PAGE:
October 24, 2014


Receive the Maddy Daily in your inbox every morning! To subscribe or unsubscribe, please send an email to Ana Melendez at ajovelmelendez@csufresno.

Political Briefs

Top stories

GOP tries to cover money tracks, Dems say – California Republican Party leaders made dramatic changes to finance records Wednesday, the same day The Modesto Bee reported that Democrats asked for an investigation into money changing hands in the 21st Assembly District race. Democrats suggest the sudden shift shows that Republicans are trying to cover their tracks, while the GOP called amendments an attempt to be “truthful and transparent.”  Modesto Bee article

California candidates pour on negative ads as election nears – Neel Kashkari saves a drowning boy from Gov. Jerry Brown’s neglect. San Jose Rep. Mike Honda charges fellow Democrat Ro Khanna with being bought and paid for by GOP-leaning special interests. Republican Ron Nehring accuses Lt. Gov. Gavin Newsom of promoting drug addiction among women. As the Nov. 4 election nears, the TV, radio and mail ads are getting tougher, with candidates throwing out charges by the basketload and daring their opponents to deny them.  San Francisco Chronicle article

Gov. Brown

Jerry Brown headed to Yale Law School reunion – This is how secure Gov. Jerry Brown is in his re-election prospects: Less than two weeks before Election Day, Brown left the state on Thursday for a long weekend in New Haven, Conn., where he will participate in his Yale Law School class’ 50th reunion.  Capitol Alert

Valley politics

SD12: Cannella seeks a second term – State Sen. Anthony Cannella, R-Ceres, is seeking a second term in the California Senate to keep working on water storage that could reinvigorate farmland and Valley communities hammered by the drought.  Modesto Bee article

Bakersfield Californian: Elect Parlier to fill Ward 7 council seat – Clearly Chris Parlier has a depth of life, business and government experience that far exceeds the other two candidates in this race. Voters should elect Parlier to be the Ward 7 councilman.  Bakersfield Californian editorial

Quiet campaign in Riverbank council race – After nearly a decade of turmoil, the City Council has had a quiet year with little controversy. Even the current election campaigns are respectfully polite, as three candidates vie for two council seats.  Modesto Bee article

Statewide politics/Ballot Measures

Gov. Jerry Brown finally spends campaign money, but not on himself – California Gov. Jerry Brown is finally spending some significant money on the November election. But once again, his focus is not on his reelection, which seems assured given public opinion polling, but rather two propositions on the November ballot.  LA Times article;Sacramento Bee article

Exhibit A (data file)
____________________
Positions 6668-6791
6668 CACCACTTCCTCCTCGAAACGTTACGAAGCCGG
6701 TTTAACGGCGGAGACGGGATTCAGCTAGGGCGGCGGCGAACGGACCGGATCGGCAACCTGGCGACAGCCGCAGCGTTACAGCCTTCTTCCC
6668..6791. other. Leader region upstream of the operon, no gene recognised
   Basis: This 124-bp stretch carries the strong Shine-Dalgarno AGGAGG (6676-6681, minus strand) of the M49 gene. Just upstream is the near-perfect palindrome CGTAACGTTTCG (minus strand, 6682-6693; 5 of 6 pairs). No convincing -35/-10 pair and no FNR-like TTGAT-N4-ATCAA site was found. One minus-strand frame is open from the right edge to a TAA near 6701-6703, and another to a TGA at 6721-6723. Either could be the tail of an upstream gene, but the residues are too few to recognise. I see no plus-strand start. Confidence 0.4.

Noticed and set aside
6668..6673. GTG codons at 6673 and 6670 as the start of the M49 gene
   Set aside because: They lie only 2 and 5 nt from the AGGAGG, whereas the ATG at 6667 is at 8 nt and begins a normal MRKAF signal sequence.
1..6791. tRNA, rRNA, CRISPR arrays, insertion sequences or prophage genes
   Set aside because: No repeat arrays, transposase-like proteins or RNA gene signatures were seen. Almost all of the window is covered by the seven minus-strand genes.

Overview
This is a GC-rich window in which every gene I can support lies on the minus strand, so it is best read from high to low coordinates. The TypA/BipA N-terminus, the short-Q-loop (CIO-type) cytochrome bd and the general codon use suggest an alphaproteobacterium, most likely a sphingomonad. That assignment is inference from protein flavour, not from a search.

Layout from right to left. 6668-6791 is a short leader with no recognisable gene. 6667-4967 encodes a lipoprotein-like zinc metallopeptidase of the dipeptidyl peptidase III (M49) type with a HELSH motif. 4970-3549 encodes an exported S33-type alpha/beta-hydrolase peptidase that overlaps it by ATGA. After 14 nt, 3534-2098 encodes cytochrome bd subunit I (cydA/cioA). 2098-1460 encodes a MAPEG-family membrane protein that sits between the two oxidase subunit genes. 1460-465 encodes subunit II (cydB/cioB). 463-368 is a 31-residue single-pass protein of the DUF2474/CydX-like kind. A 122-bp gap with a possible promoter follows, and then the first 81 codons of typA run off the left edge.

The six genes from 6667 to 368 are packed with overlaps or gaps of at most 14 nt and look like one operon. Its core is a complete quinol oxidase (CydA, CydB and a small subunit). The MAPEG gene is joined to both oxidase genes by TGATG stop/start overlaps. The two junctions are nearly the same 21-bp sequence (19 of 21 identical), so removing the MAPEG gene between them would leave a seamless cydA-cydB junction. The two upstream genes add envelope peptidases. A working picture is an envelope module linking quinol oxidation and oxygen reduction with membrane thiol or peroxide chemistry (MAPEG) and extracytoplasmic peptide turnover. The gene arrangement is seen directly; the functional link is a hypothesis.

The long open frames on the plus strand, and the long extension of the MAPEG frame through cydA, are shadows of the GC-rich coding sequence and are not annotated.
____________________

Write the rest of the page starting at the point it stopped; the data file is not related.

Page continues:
Neel Kashkari enters final weeks with less than $1 million – Neel Kashkari reported Thursday that he held less than $1 million entering the final two weeks before Election Day.  Sacramento Bee article

Michael Fitzgerald: What’s Kashkari got for Valley? – Creating more prosperity in the San Joaquin Valley ought to be virtually a matter of conscience for California’s gubernatorial candidates. Republican challenger Neel Kashkari was in town on Wednesday. Catching up with him at a Republican women’s luncheon, I asked him what he would do.  Fitzgerald column in Stockton Record

Outside spending in California state elections nears $32 million – Oil companies, unions, hospitals and other political special interests have pumped more than $31.4 million into California statewide and legislative contests on the Nov. 4 ballot, state independent expenditure filings through Wednesday show.  Capitol Alert

Betty Yee sets sights on tax reform as state controller – Betty Yee has served on California’s Board of Equalization since 2006 — and now she’s seeking to manage the state’s $100 billion budget as the next controller. We’ll talk to Yee about some of the issues she’s raised during her campaign, including inequality, pension security and what she calls California’s “unfair, outdated and unsustainable” tax system.  KQED Forum

Joel Fox: Curious numbers in PPIC poll – What to make of some of the findings in the most recent Public Policy Institute of California poll? In a state in which Governor Jerry Brown has positive poll numbers and Independent voters historically lean Democratic, why are the Independents barely breaking for Brown over Republican Neel Kashkari?  Fox in Fox & Hounds